The 'value' of relationships
Founded in 2002, Highland Wholesale Foods Inc. is a copacker specializing in canned food products and is led by company president and CEO Greg Stagnitto, who also is Sodaro's nephew.
Both men have a strong background in agriculture. “For 47 years, I was a farmer in Maryville, CA, growing peaches,” Sodaro explains. “Every summer, my nephew would come and help my Dad and I harvest peaches. My nephew knows how you pick peaches, how you take care of the bins, how you get them to the receiving stations and from there, how they get to the cannery.
“His father, Frank, also was involved in Allied Food Distributing, which was a company just like ours, but went bankrupt years ago,” Sodaro adds. “Through his dad, he learned the business. My nephew knows how produce is picked and processed. Now he's on the distribution end.”
This knowledge helps Highland Wholesale Foods establish longstanding relationships with the agriculture and cannery businesses to buy canned foods at the value pricing necessary to resell to the corrections industry. “We distribute to all of the state and federal prisons in the United States,” boasts Sodaro.
When an order comes in, Highland Wholesale Foods instructs its label supplier, Valley Printing, to prepare labels with the appropriate nutritional information. “We have on file the nutritional statements from many of the canneries around here because we are a label house,” says Scott Gibson of Valley Printing's digital prepress department. “We make sure that all of the labels that we print are as compliant that we can. We're not lawyers, but we have been in the label business for 50 years.”
The label job is imposed using Kodak PREPS Imposition Software, which enables Valley Printing to optimize press runs by allowing several jobs to be printed using one set-up—a practice called gang-run printing. Minimizing makereadies reduces setup cost, which results in cost savings that Valley Printing passes on to its customers.
The imposition then is trapped using a Rampage image processor, which then sends the plate-ready data to a Fujifilm Dart Luxel CtP device. The Dart Luxel platesetter images a Kodak plate, which is mounted on a six-color Heidelberg press. The six-tower press is used to print and coat the labels. Printed labels are finished on one of Valley Printing's many guillotine cutters.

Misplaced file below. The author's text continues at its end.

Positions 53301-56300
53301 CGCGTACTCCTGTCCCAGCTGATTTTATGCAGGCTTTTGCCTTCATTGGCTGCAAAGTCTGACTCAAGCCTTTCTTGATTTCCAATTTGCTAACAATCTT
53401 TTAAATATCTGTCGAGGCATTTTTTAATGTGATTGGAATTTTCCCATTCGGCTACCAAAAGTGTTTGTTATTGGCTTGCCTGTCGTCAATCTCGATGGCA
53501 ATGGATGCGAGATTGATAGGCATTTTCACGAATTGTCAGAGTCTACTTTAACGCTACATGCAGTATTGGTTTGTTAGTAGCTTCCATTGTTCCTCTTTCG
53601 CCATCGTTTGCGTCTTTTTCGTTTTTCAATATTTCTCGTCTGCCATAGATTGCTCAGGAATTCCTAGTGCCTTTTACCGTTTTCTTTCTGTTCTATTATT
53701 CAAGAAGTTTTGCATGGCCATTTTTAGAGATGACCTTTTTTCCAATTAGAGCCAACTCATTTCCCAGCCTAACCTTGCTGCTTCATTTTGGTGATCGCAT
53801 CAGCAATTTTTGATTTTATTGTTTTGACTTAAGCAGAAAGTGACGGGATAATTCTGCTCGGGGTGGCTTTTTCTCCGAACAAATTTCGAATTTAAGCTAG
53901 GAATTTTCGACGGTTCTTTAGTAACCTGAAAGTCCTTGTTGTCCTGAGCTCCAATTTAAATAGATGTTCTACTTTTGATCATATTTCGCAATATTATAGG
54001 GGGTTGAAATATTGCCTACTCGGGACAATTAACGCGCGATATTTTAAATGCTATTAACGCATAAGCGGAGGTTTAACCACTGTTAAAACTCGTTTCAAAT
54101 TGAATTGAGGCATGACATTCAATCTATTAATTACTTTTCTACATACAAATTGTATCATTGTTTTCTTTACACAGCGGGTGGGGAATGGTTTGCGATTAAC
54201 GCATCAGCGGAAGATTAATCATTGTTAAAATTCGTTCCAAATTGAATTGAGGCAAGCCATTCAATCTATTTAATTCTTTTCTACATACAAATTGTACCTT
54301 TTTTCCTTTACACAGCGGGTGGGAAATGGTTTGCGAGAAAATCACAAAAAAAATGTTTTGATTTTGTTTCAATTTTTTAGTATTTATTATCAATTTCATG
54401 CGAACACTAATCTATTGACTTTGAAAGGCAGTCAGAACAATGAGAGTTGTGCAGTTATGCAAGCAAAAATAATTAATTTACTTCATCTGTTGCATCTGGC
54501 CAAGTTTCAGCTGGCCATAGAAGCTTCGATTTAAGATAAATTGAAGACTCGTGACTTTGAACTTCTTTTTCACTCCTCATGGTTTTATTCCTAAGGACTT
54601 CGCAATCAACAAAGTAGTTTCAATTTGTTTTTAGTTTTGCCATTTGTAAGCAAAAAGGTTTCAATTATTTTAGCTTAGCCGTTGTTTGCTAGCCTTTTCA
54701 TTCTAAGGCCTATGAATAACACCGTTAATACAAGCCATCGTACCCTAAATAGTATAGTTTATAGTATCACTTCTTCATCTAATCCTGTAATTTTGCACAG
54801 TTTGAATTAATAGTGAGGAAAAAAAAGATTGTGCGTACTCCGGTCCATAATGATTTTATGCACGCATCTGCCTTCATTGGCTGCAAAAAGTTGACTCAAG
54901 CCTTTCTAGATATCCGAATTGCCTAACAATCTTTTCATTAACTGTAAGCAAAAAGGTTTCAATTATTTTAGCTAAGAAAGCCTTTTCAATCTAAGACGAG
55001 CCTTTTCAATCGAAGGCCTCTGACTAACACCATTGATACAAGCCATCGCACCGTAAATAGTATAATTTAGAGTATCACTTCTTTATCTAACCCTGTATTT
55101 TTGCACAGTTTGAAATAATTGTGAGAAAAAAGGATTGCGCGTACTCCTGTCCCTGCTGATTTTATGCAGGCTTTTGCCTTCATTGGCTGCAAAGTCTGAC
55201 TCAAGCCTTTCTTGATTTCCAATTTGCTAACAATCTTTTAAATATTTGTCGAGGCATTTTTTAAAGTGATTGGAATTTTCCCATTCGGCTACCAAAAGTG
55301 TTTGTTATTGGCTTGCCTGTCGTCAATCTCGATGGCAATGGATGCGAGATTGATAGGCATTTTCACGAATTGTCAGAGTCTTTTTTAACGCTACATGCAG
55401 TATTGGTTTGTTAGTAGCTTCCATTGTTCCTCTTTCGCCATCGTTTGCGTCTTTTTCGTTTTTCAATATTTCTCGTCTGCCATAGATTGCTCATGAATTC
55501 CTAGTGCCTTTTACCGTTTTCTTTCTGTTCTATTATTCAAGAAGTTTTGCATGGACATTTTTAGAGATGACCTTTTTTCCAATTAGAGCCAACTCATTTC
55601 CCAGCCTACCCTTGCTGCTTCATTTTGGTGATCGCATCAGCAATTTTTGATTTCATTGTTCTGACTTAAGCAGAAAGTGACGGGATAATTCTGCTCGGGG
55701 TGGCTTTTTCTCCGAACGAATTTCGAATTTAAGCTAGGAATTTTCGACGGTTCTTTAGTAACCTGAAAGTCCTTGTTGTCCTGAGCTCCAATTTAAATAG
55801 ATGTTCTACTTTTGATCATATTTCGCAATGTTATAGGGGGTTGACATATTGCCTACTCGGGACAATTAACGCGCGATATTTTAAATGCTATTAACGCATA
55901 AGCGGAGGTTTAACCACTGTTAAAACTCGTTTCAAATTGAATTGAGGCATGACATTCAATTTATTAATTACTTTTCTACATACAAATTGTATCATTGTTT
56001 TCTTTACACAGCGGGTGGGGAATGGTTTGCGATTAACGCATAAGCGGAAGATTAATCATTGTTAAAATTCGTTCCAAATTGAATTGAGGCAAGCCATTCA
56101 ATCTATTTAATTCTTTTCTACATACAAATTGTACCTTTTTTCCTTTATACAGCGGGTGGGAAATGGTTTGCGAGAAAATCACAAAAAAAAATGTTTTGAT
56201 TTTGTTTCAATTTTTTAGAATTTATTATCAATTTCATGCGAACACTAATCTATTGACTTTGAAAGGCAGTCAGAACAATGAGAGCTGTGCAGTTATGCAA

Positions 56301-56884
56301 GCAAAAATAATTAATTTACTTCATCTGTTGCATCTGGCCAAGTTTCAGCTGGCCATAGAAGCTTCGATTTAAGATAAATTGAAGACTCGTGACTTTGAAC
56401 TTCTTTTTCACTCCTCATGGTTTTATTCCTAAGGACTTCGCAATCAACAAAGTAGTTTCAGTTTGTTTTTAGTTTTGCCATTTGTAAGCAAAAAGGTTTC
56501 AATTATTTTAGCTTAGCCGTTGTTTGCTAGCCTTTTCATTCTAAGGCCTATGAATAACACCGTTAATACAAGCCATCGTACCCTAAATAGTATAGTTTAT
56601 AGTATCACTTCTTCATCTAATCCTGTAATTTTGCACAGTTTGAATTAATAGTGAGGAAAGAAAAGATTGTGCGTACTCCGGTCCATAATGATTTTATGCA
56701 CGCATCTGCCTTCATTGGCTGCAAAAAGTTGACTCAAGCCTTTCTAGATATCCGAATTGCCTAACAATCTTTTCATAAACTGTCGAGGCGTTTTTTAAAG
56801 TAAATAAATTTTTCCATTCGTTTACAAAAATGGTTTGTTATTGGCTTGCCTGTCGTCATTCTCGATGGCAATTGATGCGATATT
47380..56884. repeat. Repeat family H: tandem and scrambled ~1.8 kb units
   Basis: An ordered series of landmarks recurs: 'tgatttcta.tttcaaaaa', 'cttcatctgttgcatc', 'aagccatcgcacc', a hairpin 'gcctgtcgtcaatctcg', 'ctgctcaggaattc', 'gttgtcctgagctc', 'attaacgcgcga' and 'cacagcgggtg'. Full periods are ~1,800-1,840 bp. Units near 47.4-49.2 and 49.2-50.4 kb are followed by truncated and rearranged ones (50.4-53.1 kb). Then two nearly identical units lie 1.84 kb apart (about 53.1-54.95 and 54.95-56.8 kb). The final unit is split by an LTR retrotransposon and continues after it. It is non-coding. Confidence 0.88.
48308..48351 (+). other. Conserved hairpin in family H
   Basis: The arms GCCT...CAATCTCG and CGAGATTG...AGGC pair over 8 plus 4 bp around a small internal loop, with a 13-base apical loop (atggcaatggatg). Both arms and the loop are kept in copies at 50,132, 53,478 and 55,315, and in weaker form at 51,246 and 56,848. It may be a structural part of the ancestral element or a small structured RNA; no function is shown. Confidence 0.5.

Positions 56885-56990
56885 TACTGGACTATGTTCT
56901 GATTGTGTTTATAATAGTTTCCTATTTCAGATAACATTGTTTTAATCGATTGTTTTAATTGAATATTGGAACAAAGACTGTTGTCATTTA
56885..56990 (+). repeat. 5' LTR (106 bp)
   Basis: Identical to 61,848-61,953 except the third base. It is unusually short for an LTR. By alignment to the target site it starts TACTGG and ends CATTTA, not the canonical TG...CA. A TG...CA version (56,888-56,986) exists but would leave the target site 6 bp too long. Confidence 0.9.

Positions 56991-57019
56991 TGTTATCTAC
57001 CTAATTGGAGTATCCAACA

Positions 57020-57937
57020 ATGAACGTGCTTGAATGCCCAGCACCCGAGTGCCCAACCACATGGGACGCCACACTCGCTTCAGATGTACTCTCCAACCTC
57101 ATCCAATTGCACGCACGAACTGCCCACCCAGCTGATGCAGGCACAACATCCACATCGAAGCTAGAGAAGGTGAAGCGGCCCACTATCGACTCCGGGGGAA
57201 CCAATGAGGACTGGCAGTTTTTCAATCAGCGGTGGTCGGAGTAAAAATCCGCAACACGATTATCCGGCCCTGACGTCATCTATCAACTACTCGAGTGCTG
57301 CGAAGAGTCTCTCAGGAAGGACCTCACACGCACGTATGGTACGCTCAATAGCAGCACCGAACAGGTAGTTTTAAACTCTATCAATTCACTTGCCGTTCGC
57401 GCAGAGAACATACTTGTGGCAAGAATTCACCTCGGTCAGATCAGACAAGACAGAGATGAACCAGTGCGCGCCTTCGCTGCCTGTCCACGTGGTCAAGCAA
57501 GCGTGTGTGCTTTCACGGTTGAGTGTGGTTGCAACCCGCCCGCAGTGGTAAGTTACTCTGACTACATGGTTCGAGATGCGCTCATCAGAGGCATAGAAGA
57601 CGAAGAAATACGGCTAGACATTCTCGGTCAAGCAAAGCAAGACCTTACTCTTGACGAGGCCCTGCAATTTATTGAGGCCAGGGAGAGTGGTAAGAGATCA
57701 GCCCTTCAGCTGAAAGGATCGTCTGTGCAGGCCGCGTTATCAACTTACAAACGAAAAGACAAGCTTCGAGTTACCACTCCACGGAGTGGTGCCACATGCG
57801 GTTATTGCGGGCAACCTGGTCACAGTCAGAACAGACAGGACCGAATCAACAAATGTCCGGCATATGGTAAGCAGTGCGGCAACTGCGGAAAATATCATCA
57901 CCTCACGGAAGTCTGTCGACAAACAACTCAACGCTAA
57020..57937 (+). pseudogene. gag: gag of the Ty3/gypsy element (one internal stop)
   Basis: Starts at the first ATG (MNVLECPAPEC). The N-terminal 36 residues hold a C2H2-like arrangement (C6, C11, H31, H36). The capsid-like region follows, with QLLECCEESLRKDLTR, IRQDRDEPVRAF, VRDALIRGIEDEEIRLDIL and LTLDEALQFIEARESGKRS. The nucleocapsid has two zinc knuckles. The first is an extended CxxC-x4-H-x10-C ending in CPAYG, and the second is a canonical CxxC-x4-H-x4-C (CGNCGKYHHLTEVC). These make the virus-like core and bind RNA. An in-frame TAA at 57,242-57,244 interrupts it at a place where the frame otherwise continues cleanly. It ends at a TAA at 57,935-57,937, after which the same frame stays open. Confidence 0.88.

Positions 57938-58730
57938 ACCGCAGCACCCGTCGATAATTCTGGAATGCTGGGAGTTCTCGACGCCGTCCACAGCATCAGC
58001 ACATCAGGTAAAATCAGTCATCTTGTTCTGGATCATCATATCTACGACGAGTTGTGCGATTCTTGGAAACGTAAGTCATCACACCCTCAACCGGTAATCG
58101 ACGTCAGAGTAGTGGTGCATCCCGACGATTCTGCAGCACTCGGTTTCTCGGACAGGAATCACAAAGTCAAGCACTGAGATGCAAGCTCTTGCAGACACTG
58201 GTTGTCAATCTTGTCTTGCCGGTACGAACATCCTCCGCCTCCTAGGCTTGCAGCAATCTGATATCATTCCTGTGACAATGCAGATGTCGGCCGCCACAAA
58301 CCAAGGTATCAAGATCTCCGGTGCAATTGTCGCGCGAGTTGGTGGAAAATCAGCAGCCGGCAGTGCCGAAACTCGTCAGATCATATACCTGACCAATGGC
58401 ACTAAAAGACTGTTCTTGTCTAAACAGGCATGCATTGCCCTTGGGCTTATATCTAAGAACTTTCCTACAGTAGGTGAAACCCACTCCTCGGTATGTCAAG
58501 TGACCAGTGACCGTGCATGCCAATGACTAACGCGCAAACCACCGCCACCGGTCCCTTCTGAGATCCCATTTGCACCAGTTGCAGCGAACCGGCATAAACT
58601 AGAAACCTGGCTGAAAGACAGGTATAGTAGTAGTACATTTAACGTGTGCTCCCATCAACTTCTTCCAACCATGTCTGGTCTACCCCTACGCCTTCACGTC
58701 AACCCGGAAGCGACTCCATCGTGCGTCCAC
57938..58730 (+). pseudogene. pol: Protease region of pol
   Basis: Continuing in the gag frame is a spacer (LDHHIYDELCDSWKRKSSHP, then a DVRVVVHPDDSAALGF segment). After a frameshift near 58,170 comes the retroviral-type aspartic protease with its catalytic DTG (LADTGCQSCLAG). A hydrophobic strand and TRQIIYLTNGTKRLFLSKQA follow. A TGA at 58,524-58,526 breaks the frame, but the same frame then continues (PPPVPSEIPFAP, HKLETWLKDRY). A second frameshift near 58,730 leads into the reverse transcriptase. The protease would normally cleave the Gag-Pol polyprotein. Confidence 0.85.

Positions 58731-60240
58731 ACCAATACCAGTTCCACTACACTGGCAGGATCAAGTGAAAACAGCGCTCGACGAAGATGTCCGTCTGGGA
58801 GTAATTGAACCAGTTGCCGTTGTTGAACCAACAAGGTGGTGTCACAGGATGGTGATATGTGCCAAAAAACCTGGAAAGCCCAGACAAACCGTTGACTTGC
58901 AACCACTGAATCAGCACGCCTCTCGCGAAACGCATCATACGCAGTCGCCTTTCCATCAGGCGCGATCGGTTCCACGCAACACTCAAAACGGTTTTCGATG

Noting room for improvement
After labeling, the cans are manually moved from the labeler's outfeed into trays and cartons, which are supplied by a number of vendors, including Associated Packaging.
During one of his customer support visits to Highland Wholesale Foods, Sean Rhodes, packaging specialist and sales partner at Associated Packaging, noticed the manual application of preprinted labels to filled cases and trays. “I noticed they were doing the tray and case labeling by hand,” Rhodes explains. “At the end of their lines, they'd have one or two employees literally sticking labels on every case.”
Part of the reason Highland Wholesale Foods manually applied labels was its need to control expenses so it can keep its value pricing. “They're not going to put $14,000 into a printer,” Rhodes comments. “When you can tell them: 'Hey look, for under $1,500, we can eliminate a guy just applying labels at the end of your line. What are you looking at? You're looking at a week's worth of ROI (return-on-investment).'”
The low-cost printer that Rhodes recommended is a Digital Design Inc. Evolution I, a high-resolution printer utilizing Hewlett-Packard thermal ink-jet technology. While Rhodes presented a good argument for the printer's benefits, Highland Wholesale Foods didn't jump to buy right away.
Low maintenance, high productivity
“With these machines from Digital Design. we have zero downtime on them,” Sodaro exclaims. “We're marking 10 to 11,000 cases per cartridge, depending on the size of the print and how long the text is—and these machines don't clog.”
The low maintenance requirements of the Evolution 1 are by design. “This is as close to maintenance-free as you can get,” notes Steve Firmender, sales and marketing manager for Digital Design Inc. “Just like your desktop printer, these cartridges start right up in the morning. You might need to do a simple wipe on the cartridges, depending on the environment that the printers are in. There is no air or anything else that is used to keep contaminants or particles in the air away from the cartridge.”
Not just cases anymore
Highland Wholesale Foods has expanded its use of the Evolution 1 to beyond just case marking. It now also ink-jets onto trays before they are shrink-wrapped in Arpac tunnels. “After seeing the speed and the quality prints on the boxes, it was just a matter of time before we put the printers on all of our production lines,” Sodaro remarks.
In total, the copacker owns 12 Evolution 1 printers that print 27- to 29-character messages onto cases, trays and even double-stacked trays.
|More information is available:|
|Digital Design Inc., 800/967-7746. www.evolutioninkjet.com|
|The Arpac Group, 847/678-9034. www.arpac.com|
|Associated Packaging Inc., 562/944-7379. www.associatedpackaging.com|
|Fujifilm Holdings America Corp., 800/877-0555. www.fujifilmusa.com|
|Heidelberg USA Inc., 770/419-6600. www.heidelberg.com|
|Hewlett-Packard Development Co., Specialty Printing Systems, 800/752-0900. www.hp.com|
|Kodak, 866/563-2533 http://graphics.kodak.com|
|Rampage Systems Inc., 781/891-9400. www.rampageinc.com|
|Valley Printing, 209/537-4561. www.valleyptg.com|